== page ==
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Artificial Intelligence for Medical Technology


Small and medium medical-technology enterprises (SME) in Baden Württemberg are set to soon use artifical intelligence (AI) methods for the improvement and new development of their products. The expertise for this has been provided by the Project Group for Automation in Medicine and Biotechnology (PAMB) at Fraunhofer IPA and the Application Center for Intelligent Machines in Medical Technology (ANIMMED) at Mannheim University Hospital. As part of „Forum Gesundheitsstandort Baden-Württemberg“, the state of Baden-Württemberg is providing ANIMMED and a further seven projects with EUR 13.9 million in funding.

AI methods enable machines to autonomously operate, carry out analyses and make decisions in complex situations. These characteristics make AI systems particularly relevant for use in medicine.

Printed vessel phantom with guide wire for a catheter.

Vanessa Stachel / Fraunhofer IPA

Testbench for the training and validation of AI for autonomous navigation of a guide wire.

Vanessa Stachel / Fraunhofer IPA

In diagnostics, AI methods already make it possible to analyse vast quantities of data in practice, which a human being would be unable to handle.

Medical devices can also be automated by using AI methods. Automated devices are significantly more efficient in clinical applications, supporting doctors more effectively. For current medical applications, the automation of medical devices seems only possible using AI methods.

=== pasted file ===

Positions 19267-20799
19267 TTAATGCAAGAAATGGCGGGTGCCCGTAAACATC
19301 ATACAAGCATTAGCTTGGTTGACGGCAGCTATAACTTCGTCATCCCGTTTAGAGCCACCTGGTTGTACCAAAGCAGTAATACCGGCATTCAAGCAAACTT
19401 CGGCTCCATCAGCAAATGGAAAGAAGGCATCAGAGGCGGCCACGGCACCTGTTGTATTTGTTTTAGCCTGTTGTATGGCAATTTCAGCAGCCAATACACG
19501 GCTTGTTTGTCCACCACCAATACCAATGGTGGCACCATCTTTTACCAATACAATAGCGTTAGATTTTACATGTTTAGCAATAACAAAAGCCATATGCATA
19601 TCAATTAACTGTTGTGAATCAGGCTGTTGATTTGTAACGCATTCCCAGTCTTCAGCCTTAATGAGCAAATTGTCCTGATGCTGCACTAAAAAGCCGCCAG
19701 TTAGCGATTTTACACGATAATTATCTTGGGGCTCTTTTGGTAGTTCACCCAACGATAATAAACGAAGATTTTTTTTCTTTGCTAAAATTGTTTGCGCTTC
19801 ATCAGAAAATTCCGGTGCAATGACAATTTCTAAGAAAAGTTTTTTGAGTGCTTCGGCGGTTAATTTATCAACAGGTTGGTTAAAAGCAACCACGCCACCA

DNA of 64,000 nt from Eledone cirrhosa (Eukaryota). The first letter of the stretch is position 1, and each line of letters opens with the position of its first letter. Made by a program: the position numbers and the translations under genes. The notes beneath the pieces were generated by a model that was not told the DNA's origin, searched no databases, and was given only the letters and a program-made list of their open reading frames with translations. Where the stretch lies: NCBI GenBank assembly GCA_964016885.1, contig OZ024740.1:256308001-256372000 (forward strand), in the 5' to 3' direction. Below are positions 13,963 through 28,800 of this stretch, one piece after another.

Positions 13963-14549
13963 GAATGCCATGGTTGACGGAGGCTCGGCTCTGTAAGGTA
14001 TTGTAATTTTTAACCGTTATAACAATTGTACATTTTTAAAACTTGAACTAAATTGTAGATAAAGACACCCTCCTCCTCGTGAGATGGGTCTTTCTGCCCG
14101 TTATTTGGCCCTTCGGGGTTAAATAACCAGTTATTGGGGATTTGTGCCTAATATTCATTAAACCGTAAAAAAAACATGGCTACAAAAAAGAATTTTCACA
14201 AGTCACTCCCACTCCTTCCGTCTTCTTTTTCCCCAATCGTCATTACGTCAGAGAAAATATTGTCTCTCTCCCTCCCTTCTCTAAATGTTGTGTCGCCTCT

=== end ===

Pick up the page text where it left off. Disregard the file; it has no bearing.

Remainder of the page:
This is due to the natural diversity of the human organism, its sus-ceptibility to injury and its complex biology. Humans can cope with this complexity and variability.

With the help of intelligent machines, humans would still make the decisions and manage the clinical process, but they could use their resources signficantly more efficient. Therefore, automation using AI systems is viewed today as the technological key to the efficient precision medicine of the future.

Despite these expectations, AI only features in clinical applications on rare and limited occasions, with the exception of a few areas of diagnostics such as radiology and dermatology. Yet the potential inherent in AI for the operation of medical devices currently remains largely undeveloped in clinical practice.

A range of aspects enable AI solutions to be implemented in medical technology. There are available AI software libraries and algorithms as well as ample storage capacity and the necessary computing power.

In addition, efficient measuring technology and affordable computer technology as well as new materials, drive concepts and clinical approaches all mean that AI can be usefully incorporated in medical devices and instruments.

Advantages of AI in medical technology

Various projects undertaken by the Mannheim Project Group have shown that AI is of the utmost importance in hospitals for the intelligent operation of machines, i.e. instruments, devices and systems such as robots.